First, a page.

October 24, 2015 at 8:13 am #45025
In an article I’ve read that the average person is slightly uncomfortable in the body. The other possibilities are comfortable and very uncomfortable. But the what normal is nowadays is slightly uncomfortable.
I would like to hear your experience when and with which practices is this comfortable state achieved and stabilized.
I suspect grounding has a lot to do with it. I would also like to ask your experience in how being grounded changes the state of being in everyday life vs. ungrounded. Thank you.October 24, 2015 at 12:43 pm #45026
If you do a vipassana retreat (10 days of silence) … the initial practice is to watch your breath moving in the body. It seems straightforward, but slowly, hour after hour you go deeper and yet deeper and even deeper into feeling yourself, feeling your insides, your muscles, your body, your tension, your breathing, experiencing your interiority.
I am sure it dawns on most participants after a few days … that they had (up to that point) never felt themselves, and never known themselves. They had lived for decades without feeling themselves inside.
We are too busy. Too busy to know ourselves.
In the Christian tradition one ancient teaching is to “suffer consciously” … meaning that being as we are always uncomfortable in human life, to actually attempt to become one with that discomfort. To no longer avoid any suffering. To sit, and feel, and be there whilst the discomfort is there. No fighting, hiding or spacing out … simply to become one with the phenomena of our existence.
Night follows day … it is not great to have a philosophy of life where it is always day-time or that you are always happy and avoid pain. True ‘mastery’ of life is to enter into the day-time and night-time equally.
There are many ways to avoid ourselves … even chi kung can be. We can ask … “which chi kung can I do, so that I can continue on as before and not feel pain”.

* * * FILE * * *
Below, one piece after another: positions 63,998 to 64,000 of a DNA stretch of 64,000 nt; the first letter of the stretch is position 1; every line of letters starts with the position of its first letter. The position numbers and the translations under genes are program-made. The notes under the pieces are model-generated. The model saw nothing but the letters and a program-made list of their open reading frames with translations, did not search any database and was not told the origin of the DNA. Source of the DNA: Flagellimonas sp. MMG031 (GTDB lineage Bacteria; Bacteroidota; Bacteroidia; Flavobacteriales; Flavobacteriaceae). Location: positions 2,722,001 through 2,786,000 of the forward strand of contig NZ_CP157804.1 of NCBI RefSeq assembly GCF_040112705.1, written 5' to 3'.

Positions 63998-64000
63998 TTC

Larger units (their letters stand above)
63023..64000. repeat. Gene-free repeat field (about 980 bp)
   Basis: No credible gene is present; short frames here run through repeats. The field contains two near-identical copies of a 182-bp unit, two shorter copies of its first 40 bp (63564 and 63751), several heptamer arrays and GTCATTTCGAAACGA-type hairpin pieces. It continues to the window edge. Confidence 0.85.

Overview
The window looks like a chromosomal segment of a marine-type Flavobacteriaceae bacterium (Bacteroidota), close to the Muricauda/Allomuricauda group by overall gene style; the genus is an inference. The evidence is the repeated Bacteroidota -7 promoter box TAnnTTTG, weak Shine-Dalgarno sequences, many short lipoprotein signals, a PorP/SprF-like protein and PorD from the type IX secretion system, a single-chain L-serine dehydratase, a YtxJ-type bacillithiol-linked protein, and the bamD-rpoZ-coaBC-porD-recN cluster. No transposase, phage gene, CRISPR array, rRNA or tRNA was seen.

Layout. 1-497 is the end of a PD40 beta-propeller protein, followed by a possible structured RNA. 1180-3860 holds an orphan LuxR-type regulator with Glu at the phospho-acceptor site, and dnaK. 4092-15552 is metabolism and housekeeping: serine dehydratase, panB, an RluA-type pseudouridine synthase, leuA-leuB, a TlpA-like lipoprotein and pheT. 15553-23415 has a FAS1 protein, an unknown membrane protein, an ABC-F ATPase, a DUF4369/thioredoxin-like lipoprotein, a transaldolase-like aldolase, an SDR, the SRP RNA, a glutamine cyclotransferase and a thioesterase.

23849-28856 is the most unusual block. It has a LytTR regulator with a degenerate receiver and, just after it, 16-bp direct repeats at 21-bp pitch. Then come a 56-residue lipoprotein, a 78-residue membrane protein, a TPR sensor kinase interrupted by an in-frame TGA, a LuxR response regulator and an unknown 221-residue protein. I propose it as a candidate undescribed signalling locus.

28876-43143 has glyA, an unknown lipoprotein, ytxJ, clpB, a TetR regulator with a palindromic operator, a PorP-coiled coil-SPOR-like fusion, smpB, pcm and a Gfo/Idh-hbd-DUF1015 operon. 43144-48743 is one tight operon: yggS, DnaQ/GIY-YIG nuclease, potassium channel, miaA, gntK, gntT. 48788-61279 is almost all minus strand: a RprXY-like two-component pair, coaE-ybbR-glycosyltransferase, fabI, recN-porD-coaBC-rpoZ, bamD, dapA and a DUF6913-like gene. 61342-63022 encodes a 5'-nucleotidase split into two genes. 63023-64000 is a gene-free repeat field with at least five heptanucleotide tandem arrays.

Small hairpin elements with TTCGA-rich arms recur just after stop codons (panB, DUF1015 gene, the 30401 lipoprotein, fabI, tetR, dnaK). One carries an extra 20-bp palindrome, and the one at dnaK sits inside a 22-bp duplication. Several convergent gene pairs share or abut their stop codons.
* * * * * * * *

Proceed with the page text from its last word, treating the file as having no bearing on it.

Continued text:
But perhaps it was because we refused to feel our pain, and respond to it, that it has grown so much ?
Grounding (in my understanding) connects you to a layer of existence below the phenomenal world, and you return home which feels good … you enter your deep being, the existential mountain underneath worldly life.
In order for this to function well, one needs to BE there. Meaning you are actually inside the practice, you embody the practice, you surrender to the practice. Rather than … doing it like a soldier, like you are trying to kill something, kill the pain, or fight someone – which is not a good way.
Over time part of you enters the mountain; and as you walk through life, part of you always exists in the solidity of the mountain.October 24, 2015 at 8:59 pm #45028
This question is vague enough that different people could be responding to the survey with the answer “slightly uncomfortable” for entirely different reasons.
1. For some people, the primary reason is physical:
A lot of folks have poor diet, poor lifestyle choices, inadequate exercise, shortage of sleep, overwork, etc. So for them, they feel somewhat unwell in their bodies. This is the reason they check the “slightly uncomfortable” option. For them, while qigong could be helpful to reduce stress, the real thing they need is a change in lifestyle habits. Others in this category could have some kind of illness that needs to be healed, and this is the priority. Depending on the nature of the illness, the solution could take many different forms (e.g. Healing Tao, say different clinical qigong protocols depending on the situation) in addition to lifestyle changes.
2. For some people, the primary reason is self-judgment:
If “comfortable” is the top choice, and “slightly uncomfortable” is next, many will choose “slightly uncomfortable” because of self-judgment. Ultimately they are self-critical, unhappy with how they are, and want better. It could be that the person is overweight or they have a lack of muscle tone, or maybe some physical feature of attractiveness they wish were different. So this slight disappointment in their physical body is the cause. For them, the solution is more about self-acceptance. There could be some overlap with the physical (say in the case of someone being overweight), but it could be entirely self-judgment (i.e. “I’m ugly”). For these people, the predominant solution would be cultivation of self-acceptance, e.g. Healing Tao, say via the Inner Smile.